Console Portability. The Console embodiments, in particular Variations 1-4 (878-881) may incorporate the ability to fold, collapse and/or telescope into a much more compact form, and the ability to easily reverse this process (manually or with servo-mechanism assistance) so as to be made ready for performance use. The Integrated Console embodiments (882-885) incorporating integral LCD touch-display, PC computer, removable media drives, and MIDI and audio modules, would be relatively less collapsible, although still tending to become progressively more so over time as relevant technologies continue to miniaturize.

Safety Features for Platform Embodiment. For player's safety as they variously move onto and off of the Platform interface, (should it not be flush-recessed into the surrounding floor level), the assembled Platform incorporates outer edges with sloping bevels (3, 118) and also includes a continuously illuminated fiber-optic safety light (4, 119) for unmistakable edge visibility. The Platform is typically textured on top and provides a secure, non-slip surface.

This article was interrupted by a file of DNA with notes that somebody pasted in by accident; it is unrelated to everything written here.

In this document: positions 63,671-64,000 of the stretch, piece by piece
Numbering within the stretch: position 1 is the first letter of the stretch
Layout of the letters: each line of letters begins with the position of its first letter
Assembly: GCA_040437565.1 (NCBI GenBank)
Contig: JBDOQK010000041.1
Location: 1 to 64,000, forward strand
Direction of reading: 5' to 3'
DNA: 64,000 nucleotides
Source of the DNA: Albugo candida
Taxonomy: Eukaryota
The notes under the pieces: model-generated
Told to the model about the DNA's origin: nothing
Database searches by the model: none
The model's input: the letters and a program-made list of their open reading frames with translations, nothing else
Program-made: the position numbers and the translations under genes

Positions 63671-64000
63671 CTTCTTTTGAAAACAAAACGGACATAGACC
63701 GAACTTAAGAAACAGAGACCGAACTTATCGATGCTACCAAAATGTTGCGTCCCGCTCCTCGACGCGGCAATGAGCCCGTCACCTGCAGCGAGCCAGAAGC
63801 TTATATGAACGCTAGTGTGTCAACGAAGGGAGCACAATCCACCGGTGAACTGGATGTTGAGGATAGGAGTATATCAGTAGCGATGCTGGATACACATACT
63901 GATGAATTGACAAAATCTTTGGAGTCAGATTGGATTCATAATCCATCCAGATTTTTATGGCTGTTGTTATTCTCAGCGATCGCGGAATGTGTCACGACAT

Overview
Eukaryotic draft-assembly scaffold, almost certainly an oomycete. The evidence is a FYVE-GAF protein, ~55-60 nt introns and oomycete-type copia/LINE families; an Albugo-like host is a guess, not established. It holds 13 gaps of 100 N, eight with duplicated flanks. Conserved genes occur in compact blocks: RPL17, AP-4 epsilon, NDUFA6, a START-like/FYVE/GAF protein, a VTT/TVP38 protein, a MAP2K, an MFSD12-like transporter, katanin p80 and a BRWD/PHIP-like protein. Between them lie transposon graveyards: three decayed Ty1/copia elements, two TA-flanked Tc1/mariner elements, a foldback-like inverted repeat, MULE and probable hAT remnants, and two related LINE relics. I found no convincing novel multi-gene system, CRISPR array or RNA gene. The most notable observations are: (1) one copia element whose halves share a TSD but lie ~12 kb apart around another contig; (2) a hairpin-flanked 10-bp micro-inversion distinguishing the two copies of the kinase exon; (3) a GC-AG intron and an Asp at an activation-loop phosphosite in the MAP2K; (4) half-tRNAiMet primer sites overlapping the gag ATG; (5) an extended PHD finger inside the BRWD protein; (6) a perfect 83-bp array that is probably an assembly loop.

5.1 Series A: Platform Optomechanics, Biometrics, and Visual Feedback

Overview. The Series A drawings disclose: (a) the overall optomechanics for Platform embodiments of the invention, (b) example free-space biometrics and corresponding visual feedback for player interception of Type I sensor trigger regions, and (c) details of the overhead infrared (IR) and visible flood fixture.

[Sheets A10, A11, A1 and A9] illustrate Platform embodiments each incorporating one of the four alternate types of Type I Sensor/LED Modules: respectively Class A, Class B, Class C, and Class D (for modules detail refer to [Sheets D4, D5, D6 and D7] respectively). [FIGS. A2-a and A3-a] illustrate example player body positions for Type I sensor line-of-sight trigger zone interceptions (Shadow and Un-shadow actions). Each interception example shown represents one case of the seven possible resulting sensor/LED module visual Response States. Response State changes are contextual, thus a particular state change depends upon a sensor/LED module's pre-existing state plus timing of player Shadow or Un-shadow action in relation to active time quantization and auto-sustain setups; refer to [Sheets D1 and D1b] for state changes.